Exiled Uyghur leader Rebiya Kadeer has arrived in Japan despite China's displeasure, and China in response strongly condemned Japan for allowing the visit as she was accused of instigating the deadly ethnic riots in Xinjiang.
Kadeer left the United States, where she lives in exile, for a five-day visit in Japan and is expected to hold a press conference on Wednesday and speak at a symposium.
She is likely to talk about the unrest in northwestern Xinjiang region earlier this month.
China claims that almost 200 people, mostly ethnic Han Chinese, died of the riot; Kadeer, however, said that thousands have died, killed on masse by police.
China says Kadeer, the once successful businesswoman in China but now leader of exile group the World Uyghur Congress, planned the outbreak of violence.
Kadeer denies the claim.
Kadeer is also expected to meet members of Prime Minister Taro Aso's party, but the contact will be unofficial for security reasons.
Beijing had called on Tokyo to deny Kadeer's entry visa.
Through its spokesman Qin Gang, China's Foreign Ministry expressed its dissatisfaction with the trip.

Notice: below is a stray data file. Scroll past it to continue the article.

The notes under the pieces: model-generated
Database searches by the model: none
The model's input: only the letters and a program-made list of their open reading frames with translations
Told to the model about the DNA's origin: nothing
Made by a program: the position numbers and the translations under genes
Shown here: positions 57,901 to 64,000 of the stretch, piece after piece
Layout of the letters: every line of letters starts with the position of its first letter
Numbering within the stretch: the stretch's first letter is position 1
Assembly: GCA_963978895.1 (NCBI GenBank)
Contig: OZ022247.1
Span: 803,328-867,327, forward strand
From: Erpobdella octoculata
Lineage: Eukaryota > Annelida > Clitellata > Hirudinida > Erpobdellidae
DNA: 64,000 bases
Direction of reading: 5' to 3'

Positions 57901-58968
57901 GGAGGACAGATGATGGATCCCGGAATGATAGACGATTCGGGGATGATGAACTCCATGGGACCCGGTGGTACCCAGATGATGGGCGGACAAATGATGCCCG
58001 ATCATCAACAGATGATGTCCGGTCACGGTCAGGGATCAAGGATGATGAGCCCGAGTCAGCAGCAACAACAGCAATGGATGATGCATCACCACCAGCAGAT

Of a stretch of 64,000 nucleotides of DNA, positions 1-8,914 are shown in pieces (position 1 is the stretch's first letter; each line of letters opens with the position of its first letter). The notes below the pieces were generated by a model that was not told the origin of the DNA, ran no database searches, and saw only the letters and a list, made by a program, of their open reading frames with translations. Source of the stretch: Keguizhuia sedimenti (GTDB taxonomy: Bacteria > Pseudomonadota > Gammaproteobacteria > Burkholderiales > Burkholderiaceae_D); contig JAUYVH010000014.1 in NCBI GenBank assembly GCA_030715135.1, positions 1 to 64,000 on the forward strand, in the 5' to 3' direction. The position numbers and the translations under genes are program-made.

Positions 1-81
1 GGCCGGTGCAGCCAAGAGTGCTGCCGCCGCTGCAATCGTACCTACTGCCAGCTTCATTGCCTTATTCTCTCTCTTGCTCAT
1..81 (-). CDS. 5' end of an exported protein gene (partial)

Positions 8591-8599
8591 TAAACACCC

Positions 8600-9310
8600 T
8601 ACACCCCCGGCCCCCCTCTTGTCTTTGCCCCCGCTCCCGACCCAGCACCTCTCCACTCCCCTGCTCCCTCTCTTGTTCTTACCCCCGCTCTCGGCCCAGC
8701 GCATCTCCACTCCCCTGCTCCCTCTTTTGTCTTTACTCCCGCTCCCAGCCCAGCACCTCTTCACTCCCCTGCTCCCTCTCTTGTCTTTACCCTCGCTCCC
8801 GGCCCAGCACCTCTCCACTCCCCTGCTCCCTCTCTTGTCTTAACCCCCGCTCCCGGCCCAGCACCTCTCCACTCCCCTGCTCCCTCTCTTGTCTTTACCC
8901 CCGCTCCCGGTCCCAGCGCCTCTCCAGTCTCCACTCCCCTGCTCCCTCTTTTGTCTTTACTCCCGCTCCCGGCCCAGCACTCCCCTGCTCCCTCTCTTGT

Beijing criticized Kadeer as a dangerous terrorist involved in separatist activities, including the violent protests in Xinjiang on July 5.
Because of similar charges she had spent around six years in a Chinese prison before being released under international pressure in 2005.
China's ambassador to Japan, Cui Tiankai, also warned that a visit by this criminal would damage a working relationship between the two countries which has improved recently, after years of diplomatic spats over wartime history.
We must prevent important matters that should be worked on together from being disturbed by a criminal or attention to our common interests from being diverted, Kyodo quoted Cui as saying.
By contrast, in recent weeks Japan criticized China's crackdown in Xinjiang, calling on Chinese authorities to protect the human rights of Uyghur people, AsiaNews reported on Tuesday.
In Xinjiang, which is still under martial law, internet access has been restored on Tuesday, but only to a few select government and business-related Web sites; all the other are still being blocked.
Well-known social networking sites like Facebook and Twitter have been blocked nationwide for weeks to prevent the spread of the domestic unrest.
Hackers have also defaced the website of Australia's biggest film festival which refused to withdraw a documentary about Kadeer, Reuters quoted organizers as saying on Monday.
The Chinese government two weeks ago protested to the Melbourne International Film Festival over the inclusion of the documentary and last week three Chinese films were withdrawn in protest at Kadeer's planned attendance at the Aug. 8 premiere, Reuters said.